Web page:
Spoiler alert: Please be advised that this review discusses key plot points of Avengers: Endgame.

Tony Stark looms large in Spider‐Man: Far From Home, both figuratively and literally. He peers at us from murals painted in his honor on the side of buildings. He grin‐smirks at us on countless memorials across the world. And his intentions for (and faith in) his mentee Peter Parker (Tom Holland) hang over the teenager like a darkening cloud. The soul of the Avengers superhero squad, who sacrificed himself to defeat Thanos at the end of Avengers: Endgame, had of course planned ahead and left a note (plus some sweet tech) for Peter Parker/Spider‐ Man, who he expected to take over his leadership torch.

But much like Game of Thrones’ Jon Snow, Peter Parker doesn’t want it. He doesn’t want to be the new king. He just wants his life to go back to normal so that he can take part in his high school trip to Europe and perhaps finally get a little closer to his equally awkward crush, MJ (Zendaya). He’s avoiding Nick Fury’s (Samuel L. Jackson) calls, and even leaves his Spidey suit out of his luggage — though a wise Aunt May (Marisa Tomei) puts it back in.

The first act of the film, from Spider‐Man: Homecoming’s returning director Jon Watts, is the stuff the best summer movies are made of. There is no way you won’t have a smile on your face while watching. It provides precisely the kind of levity needed after the heart‐wrenching and emotional Endgame, and focuses on Peter and his friends’ social dramas, as well as some hilarious bits on unforeseen issues caused by The Snap (or, as the characters call it, “The Blip”). There is also a sweet subplot for Stark’s former driver/bodyguard Happy (Jon Favreau) that I absolutely adored.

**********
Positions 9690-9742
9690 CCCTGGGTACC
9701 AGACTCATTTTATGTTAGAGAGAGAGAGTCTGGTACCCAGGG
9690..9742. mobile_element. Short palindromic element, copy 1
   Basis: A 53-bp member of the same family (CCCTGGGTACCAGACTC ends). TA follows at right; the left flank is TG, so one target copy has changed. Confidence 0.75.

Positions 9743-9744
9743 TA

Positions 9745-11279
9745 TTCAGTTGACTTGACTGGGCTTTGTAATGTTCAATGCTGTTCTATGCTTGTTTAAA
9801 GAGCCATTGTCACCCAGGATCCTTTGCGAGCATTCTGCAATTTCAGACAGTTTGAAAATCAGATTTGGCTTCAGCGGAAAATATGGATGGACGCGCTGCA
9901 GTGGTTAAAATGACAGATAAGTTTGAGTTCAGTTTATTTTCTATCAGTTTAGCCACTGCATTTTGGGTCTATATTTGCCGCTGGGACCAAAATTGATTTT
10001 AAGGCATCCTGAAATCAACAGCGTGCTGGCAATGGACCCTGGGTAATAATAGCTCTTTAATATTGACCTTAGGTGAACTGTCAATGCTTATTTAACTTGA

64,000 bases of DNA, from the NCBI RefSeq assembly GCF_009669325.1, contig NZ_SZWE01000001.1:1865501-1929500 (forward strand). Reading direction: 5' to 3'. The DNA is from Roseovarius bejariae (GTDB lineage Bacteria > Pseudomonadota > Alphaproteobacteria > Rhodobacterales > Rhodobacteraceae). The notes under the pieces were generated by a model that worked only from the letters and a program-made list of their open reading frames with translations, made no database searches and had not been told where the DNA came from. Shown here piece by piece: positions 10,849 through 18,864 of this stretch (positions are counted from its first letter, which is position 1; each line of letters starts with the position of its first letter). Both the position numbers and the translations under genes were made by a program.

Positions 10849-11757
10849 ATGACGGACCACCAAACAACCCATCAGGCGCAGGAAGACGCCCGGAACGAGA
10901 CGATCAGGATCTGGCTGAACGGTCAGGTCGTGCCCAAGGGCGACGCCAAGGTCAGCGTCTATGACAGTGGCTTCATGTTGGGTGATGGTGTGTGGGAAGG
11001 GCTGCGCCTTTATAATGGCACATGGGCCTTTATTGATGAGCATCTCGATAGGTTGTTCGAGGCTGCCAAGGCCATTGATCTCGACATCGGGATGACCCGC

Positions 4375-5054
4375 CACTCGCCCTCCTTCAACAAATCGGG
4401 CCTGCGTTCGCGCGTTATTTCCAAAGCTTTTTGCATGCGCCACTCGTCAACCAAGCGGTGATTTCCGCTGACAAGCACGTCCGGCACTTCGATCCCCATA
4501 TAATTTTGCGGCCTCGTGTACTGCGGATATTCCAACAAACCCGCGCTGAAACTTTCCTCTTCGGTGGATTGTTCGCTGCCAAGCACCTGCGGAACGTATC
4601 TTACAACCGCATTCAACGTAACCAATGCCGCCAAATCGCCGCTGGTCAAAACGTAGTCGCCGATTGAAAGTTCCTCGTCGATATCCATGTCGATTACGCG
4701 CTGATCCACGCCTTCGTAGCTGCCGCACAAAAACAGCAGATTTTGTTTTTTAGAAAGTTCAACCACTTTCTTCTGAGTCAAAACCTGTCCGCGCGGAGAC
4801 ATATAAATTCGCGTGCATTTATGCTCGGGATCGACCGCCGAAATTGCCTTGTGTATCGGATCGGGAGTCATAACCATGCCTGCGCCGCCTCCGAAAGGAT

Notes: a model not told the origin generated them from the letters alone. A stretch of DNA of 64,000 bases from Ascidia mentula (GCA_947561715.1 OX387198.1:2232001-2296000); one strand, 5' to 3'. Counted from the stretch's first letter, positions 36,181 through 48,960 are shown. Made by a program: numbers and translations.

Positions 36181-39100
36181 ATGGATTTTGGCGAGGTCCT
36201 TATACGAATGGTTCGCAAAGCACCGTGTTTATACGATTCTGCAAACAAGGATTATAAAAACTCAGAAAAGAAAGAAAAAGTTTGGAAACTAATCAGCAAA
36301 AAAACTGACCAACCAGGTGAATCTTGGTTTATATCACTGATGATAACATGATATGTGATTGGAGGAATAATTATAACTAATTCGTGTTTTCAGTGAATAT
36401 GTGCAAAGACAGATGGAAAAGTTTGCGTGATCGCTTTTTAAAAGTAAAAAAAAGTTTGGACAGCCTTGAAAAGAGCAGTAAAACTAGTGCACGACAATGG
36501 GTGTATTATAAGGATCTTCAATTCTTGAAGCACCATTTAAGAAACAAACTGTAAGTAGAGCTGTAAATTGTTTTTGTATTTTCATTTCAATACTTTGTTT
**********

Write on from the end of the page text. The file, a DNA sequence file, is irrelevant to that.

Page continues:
But unfortunately, just because Thanos was defeated doesn’t mean that all is well in the world. Gigantic interdimensional monsters, known as elementals, have been popping up on our planet, and one happens to attack Venice just after Peter’s class arrives. That’s when Peter learns that a superhero dubbed “Mysterio” (Jake Gyllenhaal), who hails from elsewhere in the Multiverse, has been helping to battle the elementals and is up for banding together with Spider‐Man to form a new superhero group.

In Mysterio (whose real name is Quentin Beck), Parker finds hope. Hope that there might be someone else better equipped to take over Stark’s reins. Hope that there’s someone else to do the heavy lifting. Hope that maybe Peter still has a chance to be a normal high school kid. Gyllenhaal was a great choice to portray the kind of father figure who might actually be a worthy successor to Stark.

I can’t say much about what happens in the second half of the film, except that the teenage hi-jinks continue and are the highlight of the movie. In addition to stellar performances from Holland and Zendaya, Jacob Batalon as Peter’s BFF Ned and Angourie Rice as their classmate Betty bring the LOLs every time they’re on screen. But the overall plot turns darker, and at one point I found myself becoming hyper‐conscious of the fact that Far From Home was the only Marvel movie aside from Black Panther that caused current, real‐world issues popped into my head. This was driven home further by the end credits scene, where a familiar face from that other Spider‐Man trilogy makes an appearance.

However, those more serious beats didn’t bring the movie down. Far From Home serves as both a refreshing palate cleanser after Endgame, and a fun, fast‐paced set‐up for what still lies ahead for Peter Parker and Spider‐Man.

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